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Monday, October 9th, 2017

Time Event
10:23a
Aboard the good ship UMC
The Church has often been compared to a ship. Even our church architecture reflects this, with the nave, or seating area of the sanctuary named after the Greek naos, Latin navis, meaning "ship." Aye, the Church is the barque of St. Peter, with the cross for its mast, driven by the wind of the Holy Ghost. A fine image.

Now, I have frequently used the term "mutiny" to describe what is going on in The United Methodist Church these days, as progressive radicals attempt to seize control of The UMC by their disobedience to the ordinary rules and procedures of The Discipline. But you can also describe what is going on in terms of the fabric of a sailing ship.

A ship of the Age of Sail had miles of rope used to both hold it together and manage it at sea. The ropes that raised, lowered, and trimmed the sails to catch the wind were called halyards, sheets, and other things. "Learning the ropes" was what sailors called their training in seamanship. You had to know which rope to lay hand to, and which way to pull it -- in teamwork with many others -- in order to handle the ship. This was the running rigging.

There was also, however, the standing rigging. These were the ropes that held the ship together; they were called stays and shrouds. They kept the masts firmly in place and balanced the tension both laterally and fore-and-aft. If they broke, whether because of too much tension or because of enemy fire or from wear and tear, the masts would immediately begin to wobble. Then, any pressure of the wind on the sails would pull the whole jumble of masts, spars, sails, and whatnot apart. Down it would all come, rendering the ship, at best, a drifting hulk, incapable of independent motion; at worst, the loss of the top hamper might damage the hull or even capsize the vessel.

The standing rigging of The UMC is the dogma, the institutions, and the ministry relationships described in The Book of Discipline. The running rigging of The UMC is our established procedures for conducting business and doing ministry. The whole, bewildering maze of rules, Orders, forms, meetings, officers, Conferences and so on is as difficult to master as learning the ropes on a sailing ship. Well I remember my early days in the pastorate, struggling to learn what I had to do. Forty years later, I still meet lifelong lay United Methodists who have no idea what many of those paragraphs in the BOD are for, or which one they should pull on to make the congregation go where they want it to.

The mutinous progs, by insisting that they will not follow the rules about ministerial relationships and conduct -- by electing and installing a lesbian bishop, by ordaining and appointing and routinely dismissing charges against or requiring "just resolutions" which amount to no consequences for "self-avowed, practicing homosexuals" in the ministry, by passing resolutions of non-compliance with the BOD, by performing prohibited same-sex marriages -- have effectively cut the shrouds and stays that hold the ship together. This makes the plaintive bleat of the "centrists," who keep saying that we need to quit worrying about what other people do, and instead concentrate on doing ministry -- that is, working the running rigging in order to catch "the wind that blows where it wills" -- not only fatuous but dangerous. Once the standing rigging is damaged, any attempt to make sail will simply pull the ship apart.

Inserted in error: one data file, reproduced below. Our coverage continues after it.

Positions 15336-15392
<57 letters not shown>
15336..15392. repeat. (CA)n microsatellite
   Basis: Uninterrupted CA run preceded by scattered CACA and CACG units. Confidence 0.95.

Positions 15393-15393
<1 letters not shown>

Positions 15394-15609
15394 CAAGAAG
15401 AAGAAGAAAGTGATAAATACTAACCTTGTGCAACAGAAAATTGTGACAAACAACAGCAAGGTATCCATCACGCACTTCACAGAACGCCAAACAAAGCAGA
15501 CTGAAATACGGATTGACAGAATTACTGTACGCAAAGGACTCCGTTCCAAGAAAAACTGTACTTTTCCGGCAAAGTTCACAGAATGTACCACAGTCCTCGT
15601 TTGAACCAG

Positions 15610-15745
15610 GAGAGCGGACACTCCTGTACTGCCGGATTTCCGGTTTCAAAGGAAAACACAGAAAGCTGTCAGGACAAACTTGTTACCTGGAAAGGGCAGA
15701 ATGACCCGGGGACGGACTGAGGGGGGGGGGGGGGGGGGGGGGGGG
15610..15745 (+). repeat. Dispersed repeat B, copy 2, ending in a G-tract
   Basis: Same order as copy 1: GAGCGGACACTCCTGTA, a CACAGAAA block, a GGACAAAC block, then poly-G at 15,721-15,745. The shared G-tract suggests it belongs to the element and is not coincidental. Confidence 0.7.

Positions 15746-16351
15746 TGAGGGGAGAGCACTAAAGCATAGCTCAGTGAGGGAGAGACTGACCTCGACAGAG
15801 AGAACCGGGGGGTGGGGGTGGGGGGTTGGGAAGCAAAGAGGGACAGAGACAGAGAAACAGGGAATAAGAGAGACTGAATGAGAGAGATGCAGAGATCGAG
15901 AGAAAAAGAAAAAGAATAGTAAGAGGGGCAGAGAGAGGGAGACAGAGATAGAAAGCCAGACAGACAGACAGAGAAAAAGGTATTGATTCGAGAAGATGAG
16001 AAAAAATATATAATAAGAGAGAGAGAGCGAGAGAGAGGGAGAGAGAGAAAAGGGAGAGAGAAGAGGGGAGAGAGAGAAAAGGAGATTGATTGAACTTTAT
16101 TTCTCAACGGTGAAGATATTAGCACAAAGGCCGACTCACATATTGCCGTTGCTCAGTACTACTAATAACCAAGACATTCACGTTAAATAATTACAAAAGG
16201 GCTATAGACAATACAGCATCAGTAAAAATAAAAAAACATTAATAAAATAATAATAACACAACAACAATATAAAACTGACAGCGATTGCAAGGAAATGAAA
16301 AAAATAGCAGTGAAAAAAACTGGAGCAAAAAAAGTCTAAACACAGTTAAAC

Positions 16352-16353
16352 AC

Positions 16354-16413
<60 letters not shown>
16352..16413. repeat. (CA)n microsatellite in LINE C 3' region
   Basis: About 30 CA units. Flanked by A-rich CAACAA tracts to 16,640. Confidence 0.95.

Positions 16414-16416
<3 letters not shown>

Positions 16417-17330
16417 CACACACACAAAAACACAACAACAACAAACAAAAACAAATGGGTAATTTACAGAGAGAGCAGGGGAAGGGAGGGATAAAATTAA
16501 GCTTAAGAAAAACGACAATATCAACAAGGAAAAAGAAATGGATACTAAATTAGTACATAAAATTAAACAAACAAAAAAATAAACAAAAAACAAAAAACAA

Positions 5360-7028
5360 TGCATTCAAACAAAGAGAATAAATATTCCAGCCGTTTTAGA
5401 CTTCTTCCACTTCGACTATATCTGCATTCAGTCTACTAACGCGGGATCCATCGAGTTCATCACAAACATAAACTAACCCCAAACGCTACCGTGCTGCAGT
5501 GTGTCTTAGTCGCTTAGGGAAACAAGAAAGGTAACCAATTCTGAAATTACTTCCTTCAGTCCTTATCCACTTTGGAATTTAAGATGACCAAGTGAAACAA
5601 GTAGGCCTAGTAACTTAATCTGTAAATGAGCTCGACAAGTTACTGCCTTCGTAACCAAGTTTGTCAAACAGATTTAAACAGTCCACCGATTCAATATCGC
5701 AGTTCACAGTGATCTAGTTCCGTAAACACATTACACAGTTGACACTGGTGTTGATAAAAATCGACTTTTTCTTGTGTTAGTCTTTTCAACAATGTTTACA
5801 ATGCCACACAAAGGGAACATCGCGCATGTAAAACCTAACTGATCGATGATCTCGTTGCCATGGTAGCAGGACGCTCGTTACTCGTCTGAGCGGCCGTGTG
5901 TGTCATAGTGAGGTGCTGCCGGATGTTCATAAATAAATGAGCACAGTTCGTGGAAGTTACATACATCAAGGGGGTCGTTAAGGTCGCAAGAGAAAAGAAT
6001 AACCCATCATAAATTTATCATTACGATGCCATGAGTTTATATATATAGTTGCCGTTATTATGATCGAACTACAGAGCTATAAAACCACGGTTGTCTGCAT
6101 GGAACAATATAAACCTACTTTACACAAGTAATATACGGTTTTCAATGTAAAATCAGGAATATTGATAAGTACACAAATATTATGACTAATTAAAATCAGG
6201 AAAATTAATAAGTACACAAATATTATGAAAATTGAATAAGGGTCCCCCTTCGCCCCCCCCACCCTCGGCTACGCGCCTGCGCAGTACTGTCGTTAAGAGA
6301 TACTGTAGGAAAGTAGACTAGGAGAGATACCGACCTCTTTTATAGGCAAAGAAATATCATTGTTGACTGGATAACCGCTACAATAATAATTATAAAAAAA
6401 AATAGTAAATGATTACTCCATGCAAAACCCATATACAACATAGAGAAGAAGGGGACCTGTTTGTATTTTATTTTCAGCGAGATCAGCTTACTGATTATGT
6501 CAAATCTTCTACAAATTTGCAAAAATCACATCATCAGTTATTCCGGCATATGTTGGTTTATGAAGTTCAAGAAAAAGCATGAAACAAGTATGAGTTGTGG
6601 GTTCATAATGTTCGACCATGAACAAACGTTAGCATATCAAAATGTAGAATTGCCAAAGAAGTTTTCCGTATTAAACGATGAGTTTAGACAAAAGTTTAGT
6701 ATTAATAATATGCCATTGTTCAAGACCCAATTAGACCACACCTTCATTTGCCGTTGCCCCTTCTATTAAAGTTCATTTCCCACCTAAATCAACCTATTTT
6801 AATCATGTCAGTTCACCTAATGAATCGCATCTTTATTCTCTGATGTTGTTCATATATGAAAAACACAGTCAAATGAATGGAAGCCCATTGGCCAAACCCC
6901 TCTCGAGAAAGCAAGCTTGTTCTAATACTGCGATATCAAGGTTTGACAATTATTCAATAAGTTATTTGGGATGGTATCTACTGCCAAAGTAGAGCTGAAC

The progs and centrists complain that we evangelicals and orthodox have sex on the brain. I would retort that it is they, not we, who have made sexuality the principal issue to be argued about for the last forty years. But let that go. While the most obvious damage to The UMC is being done by those pushing for their vision of LGBTQ empowerment, the actual fraying of the standing rigging has been going on for a long time.

When was the last time your congregation had an honest Charge Conference presided over by a DS or traveling elder who actually called for business to be done in a business-like way? This is our primary means of connectional accountability for the local church, and it has been turned into a kind of mass rally of many congregations at once at which all the "boring paper work" is de-emphasized and all the "exciting" stuff the DS wants to talk about is promoted. We don't believe in Charge Conferences any more, so more and more responsibilities are being heaped upon Church Councils, which now must operate as if we had a congregational form of government. And then the Powers That Be wonder why local UM churches want to operate in ways that the BOD forbids.

For that matter, when was the last time your Annual Conference session actually received and acted on ordinary items of business? Ours has become a trade show, a convention. It is not desired that the members of the Conference, both clergy and lay, actually vote on anything. Voting is divisive. Far better to let the Conference staff do everything and just take a voice vote once to authorize everything. Then we can spend more time on speeches and seminars conducted by The Usual Suspects invited by the bishop. Then, because everyone understands that their time is being wasted, we have to keep offering more spectacle and family entertainment foofaraw to get people to attend.

The AC lost interest in maintaining boards and committees long ago, so they don't really have much volunteer structure any more, either. The staff can do all that, too. We don't really need or want anybody's input. And there are no budgets for individual committees, either. So only the stuff the people in the inner ring want gets done. And all those offices The Discipline requires? Well, we'll elect people to them, but put them all on one "Table," where they can fight for the few resources we make available for them to do all those things The Discipline contemplates getting done.